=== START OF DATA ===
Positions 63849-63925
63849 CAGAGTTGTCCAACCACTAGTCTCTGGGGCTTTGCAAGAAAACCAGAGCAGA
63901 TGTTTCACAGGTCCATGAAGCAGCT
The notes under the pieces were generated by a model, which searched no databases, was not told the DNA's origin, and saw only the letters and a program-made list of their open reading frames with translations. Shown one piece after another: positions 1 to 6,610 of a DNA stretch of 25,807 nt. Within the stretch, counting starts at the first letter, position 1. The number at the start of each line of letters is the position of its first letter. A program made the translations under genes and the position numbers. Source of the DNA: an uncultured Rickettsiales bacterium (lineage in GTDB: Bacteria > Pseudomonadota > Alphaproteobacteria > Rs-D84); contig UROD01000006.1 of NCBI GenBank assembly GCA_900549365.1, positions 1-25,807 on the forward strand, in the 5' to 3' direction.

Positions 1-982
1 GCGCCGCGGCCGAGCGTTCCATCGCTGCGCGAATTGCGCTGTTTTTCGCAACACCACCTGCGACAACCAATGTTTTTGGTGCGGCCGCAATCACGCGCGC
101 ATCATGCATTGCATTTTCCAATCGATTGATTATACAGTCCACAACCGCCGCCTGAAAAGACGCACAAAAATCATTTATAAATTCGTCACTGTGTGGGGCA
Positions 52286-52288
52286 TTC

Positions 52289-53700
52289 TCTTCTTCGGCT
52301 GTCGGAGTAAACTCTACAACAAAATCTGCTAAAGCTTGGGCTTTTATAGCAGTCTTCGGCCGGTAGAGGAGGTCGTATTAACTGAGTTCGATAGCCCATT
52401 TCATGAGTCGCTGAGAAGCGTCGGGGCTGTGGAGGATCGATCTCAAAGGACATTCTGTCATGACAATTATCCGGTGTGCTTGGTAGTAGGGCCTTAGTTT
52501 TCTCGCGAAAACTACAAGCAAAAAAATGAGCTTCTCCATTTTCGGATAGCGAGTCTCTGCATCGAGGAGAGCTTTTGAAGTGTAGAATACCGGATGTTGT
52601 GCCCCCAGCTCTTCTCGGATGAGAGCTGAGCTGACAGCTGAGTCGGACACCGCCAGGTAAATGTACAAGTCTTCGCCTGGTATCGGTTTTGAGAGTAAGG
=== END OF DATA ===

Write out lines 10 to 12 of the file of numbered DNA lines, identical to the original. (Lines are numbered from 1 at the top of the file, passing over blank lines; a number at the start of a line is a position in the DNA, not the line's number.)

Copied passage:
Positions 52289-53700
52289 TCTTCTTCGGCT
52301 GTCGGAGTAAACTCTACAACAAAATCTGCTAAAGCTTGGGCTTTTATAGCAGTCTTCGGCCGGTAGAGGAGGTCGTATTAACTGAGTTCGATAGCCCATT